A large variety of programming languages exists, and these languages differ substantially with regard to the modularization and composition mechanisms they support. Such differences may have an impact on important software engineering characteristics, such as reusability, exibility, analyzability and stability. The design of software languages often entails making trade-offs between such characteristics. In this thesis, we study several state-of-the-art programming languages, in particular focusing on aspect-oriented languages. Aspects have been proposed as a means to improve software modularization in the presence of crosscutting concerns; the aim is that such improved modularization leads to better software maintainability. In this thesis, we strive to improve several engineering characteristics, in particular those that are influenced by the use of aspect-oriented languages. Specically, to improve the analyzability of programs written in aspect-oriented languages, we propose several analysis techniques. First, we introduce an algorithm that ensures the declarative application of introductions by aspects. However, the use of introductions can also cause new kinds of composition conflicts. We propose automated tools to detect such conflicts. In addition, we employ graph-based formalisms to detect several other categories of issues related to introductions by aspects. In addition, we attempt to improve changeability, both from the perspective of software engineers who write programs using aspects, as well as from the perspective of language engineers who prototype new (aspect) languages. To this end, we define an aspect metamodel interpreter framework, which can be used to define many aspect-oriented languages, including domain-specific aspect languages, of which we give several examples. Using this framework, it is also possible to write programs that use aspects written in multiple aspect languages, expressed in terms of the interpreter framework. Finally, we present a powerful composition infrastructure that supports the definition of a range of composition mechanisms, such as different styles of inheritance, but also aspect-based or domain-specific composition mechanisms. The infrastructure is defined in terms of a language that defines no fixed composition semantics, but provides a generic mechanism for constructing composition mechanisms from primitives that are expressed as rst-class objects.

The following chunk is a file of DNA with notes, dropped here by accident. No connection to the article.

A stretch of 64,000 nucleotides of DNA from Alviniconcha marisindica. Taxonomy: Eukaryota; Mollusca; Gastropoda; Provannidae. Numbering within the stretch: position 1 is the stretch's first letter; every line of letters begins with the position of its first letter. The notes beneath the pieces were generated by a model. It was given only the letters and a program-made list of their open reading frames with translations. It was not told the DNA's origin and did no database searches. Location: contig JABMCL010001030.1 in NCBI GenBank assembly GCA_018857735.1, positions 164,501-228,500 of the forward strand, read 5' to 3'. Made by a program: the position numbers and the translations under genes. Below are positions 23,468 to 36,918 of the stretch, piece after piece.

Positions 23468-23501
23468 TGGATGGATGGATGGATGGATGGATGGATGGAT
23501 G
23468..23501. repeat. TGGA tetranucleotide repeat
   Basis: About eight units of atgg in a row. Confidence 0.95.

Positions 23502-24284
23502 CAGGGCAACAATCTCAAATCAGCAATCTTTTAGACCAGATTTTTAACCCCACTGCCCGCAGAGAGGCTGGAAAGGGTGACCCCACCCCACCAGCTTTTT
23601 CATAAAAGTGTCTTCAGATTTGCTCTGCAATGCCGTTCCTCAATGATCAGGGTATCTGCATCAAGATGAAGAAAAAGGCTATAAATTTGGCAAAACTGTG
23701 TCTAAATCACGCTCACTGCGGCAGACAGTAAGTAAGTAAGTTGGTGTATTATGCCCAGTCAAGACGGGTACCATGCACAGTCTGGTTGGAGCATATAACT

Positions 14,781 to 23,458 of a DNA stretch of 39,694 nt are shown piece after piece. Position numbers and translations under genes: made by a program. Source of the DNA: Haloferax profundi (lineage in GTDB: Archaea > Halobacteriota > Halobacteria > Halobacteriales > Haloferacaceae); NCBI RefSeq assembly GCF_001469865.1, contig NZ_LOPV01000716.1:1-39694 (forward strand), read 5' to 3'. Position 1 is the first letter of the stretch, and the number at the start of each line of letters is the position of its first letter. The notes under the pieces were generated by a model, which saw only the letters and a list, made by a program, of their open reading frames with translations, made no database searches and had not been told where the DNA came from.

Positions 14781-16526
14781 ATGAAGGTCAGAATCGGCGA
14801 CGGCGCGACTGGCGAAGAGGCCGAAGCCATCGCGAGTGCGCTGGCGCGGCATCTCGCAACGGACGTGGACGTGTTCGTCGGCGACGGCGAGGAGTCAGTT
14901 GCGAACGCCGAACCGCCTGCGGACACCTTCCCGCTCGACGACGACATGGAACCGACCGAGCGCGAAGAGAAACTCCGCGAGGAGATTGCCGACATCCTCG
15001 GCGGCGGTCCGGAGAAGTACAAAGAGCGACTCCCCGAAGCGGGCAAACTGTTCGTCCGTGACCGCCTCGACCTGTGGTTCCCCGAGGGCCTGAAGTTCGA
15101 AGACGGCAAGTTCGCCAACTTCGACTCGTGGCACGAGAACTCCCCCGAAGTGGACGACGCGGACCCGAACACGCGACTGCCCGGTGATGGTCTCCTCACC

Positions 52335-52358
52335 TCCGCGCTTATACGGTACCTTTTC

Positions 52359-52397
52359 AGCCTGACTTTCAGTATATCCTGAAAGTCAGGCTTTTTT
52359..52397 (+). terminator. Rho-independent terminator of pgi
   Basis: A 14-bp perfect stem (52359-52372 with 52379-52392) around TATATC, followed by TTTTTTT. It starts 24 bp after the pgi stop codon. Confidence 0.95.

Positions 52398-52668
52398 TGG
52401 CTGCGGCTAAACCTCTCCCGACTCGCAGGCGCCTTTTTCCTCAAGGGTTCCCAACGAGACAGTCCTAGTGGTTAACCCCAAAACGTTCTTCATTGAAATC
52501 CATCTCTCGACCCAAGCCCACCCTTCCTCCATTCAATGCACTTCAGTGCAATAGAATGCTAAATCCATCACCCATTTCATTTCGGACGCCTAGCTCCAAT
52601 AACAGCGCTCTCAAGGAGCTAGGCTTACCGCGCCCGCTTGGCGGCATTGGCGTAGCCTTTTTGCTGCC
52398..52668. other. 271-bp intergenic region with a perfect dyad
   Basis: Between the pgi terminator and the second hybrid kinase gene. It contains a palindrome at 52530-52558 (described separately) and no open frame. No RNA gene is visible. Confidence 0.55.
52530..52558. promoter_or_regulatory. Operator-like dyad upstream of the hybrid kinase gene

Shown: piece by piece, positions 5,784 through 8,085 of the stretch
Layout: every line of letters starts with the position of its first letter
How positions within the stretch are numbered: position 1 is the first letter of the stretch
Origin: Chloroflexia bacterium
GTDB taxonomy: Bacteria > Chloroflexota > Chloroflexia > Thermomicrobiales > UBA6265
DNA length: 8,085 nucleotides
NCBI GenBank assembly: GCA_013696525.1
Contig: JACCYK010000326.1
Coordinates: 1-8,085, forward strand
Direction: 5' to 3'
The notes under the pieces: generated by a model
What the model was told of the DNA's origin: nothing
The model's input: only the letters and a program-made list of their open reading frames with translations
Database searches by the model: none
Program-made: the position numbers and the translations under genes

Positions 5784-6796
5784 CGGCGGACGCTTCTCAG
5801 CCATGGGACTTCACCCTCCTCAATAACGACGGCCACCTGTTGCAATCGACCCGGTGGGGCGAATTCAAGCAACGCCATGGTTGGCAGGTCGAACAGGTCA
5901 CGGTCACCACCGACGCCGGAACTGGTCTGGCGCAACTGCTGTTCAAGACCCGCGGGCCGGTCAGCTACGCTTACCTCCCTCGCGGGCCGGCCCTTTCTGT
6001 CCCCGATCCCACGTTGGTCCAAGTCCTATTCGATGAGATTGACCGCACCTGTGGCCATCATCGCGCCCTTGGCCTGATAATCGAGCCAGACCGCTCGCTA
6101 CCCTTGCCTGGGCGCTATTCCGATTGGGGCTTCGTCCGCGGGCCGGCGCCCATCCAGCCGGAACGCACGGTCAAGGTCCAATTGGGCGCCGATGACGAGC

|Qualification||Doctor of Philosophy|
|Award date||10 Jun 2009|
|Place of Publication||Enschede|
|Publication status||Published - 10 Jun 2009|
- SE-AOC: Aspect and Object Composability